Hospital patients, staff safe after tornado slams Oklahoma

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Hospitals have treated hundreds of patients, including dozens of children, since a tornado hit the Oklahoma City area Monday afternoon, NPR Shots reported.

While the storm headed right for Moore Medical Center, wiping out the Norman Regional Health System facility, no patients or staff suffered injuries, according to a hospital update last night.

When the tornado stuck, the 45-bed hospital had only 30 patients, who were given shelter in a windowless safe space on the first floor, along with roughly 300 residents who chose to weather the storm at Moore Medical Center instead of their less secure homes.

Norman Regional said it has treated more than 130 patients for storm-related injuries, with at least nine patients transferred from Moore Medical Center to Norman Regional Hospital and HealthPlex.

Moore's staff are continuing to provide care at other Norman Regional Health System facilities, as well as preparing for the risk of more storms and patients, according to NPR Shots.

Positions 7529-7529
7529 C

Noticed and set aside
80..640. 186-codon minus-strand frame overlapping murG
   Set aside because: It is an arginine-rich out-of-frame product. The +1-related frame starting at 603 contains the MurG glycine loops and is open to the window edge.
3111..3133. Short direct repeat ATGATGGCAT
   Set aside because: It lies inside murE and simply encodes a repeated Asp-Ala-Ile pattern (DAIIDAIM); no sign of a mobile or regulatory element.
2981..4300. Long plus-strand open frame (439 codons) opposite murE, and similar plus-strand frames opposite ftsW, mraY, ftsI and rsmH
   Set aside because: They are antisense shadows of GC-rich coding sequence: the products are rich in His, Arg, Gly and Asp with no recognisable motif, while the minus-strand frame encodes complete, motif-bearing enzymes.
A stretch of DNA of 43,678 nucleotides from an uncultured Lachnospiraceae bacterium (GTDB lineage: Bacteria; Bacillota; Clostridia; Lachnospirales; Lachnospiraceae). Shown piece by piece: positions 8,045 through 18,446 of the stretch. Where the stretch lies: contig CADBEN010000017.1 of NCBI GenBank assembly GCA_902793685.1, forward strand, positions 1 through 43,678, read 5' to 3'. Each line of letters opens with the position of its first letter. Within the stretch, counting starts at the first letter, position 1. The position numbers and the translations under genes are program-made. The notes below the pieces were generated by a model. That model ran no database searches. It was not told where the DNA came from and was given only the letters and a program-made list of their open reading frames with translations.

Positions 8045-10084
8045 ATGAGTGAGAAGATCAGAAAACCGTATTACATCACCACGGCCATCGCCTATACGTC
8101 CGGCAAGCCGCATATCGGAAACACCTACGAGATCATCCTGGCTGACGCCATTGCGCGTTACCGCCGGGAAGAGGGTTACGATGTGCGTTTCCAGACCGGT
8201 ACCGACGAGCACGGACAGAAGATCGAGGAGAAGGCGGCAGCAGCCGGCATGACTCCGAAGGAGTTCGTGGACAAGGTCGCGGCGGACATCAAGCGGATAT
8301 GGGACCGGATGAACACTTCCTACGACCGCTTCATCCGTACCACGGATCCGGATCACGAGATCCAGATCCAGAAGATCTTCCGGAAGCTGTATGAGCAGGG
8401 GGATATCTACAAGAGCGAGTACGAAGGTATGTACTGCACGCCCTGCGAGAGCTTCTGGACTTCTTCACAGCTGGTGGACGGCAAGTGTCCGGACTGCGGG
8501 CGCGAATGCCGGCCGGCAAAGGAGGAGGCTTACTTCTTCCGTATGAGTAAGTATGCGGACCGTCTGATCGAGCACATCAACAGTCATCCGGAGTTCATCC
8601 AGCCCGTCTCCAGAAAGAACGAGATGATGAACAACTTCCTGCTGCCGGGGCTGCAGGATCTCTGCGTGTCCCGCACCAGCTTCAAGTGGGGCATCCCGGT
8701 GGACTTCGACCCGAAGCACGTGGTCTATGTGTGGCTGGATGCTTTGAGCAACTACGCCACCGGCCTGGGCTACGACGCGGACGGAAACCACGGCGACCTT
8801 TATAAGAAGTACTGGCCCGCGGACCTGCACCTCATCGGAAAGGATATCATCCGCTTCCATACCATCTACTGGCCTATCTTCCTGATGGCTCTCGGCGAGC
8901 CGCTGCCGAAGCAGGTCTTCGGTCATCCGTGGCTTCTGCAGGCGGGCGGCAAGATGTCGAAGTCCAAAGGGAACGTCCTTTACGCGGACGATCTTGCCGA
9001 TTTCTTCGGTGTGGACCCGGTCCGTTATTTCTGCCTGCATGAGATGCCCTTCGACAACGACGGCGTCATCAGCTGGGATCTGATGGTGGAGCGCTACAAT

"Norman Regional Health System will continue to work around the clock to help any and all affected by the storms and the immediate aftermath," the system said in the update.

Today marks the second anniversary of another catastrophic tornado in American history--the 2011 EF-5 tornado that wiped out Joplin, Mo., and struck St. John's Regional Medical Center.

The 320-bed facility took a "direct hit" and had its walls sheared off and windows blown out. With a 20-minute warning of the impending tornado, St. John's workers followed the facility's emergency plan of moving patients into corridors, FierceHealthFinance previously reported.

For more:
- check out Moore's update
- here's the ABC News article
- read the NPR Shots blog post

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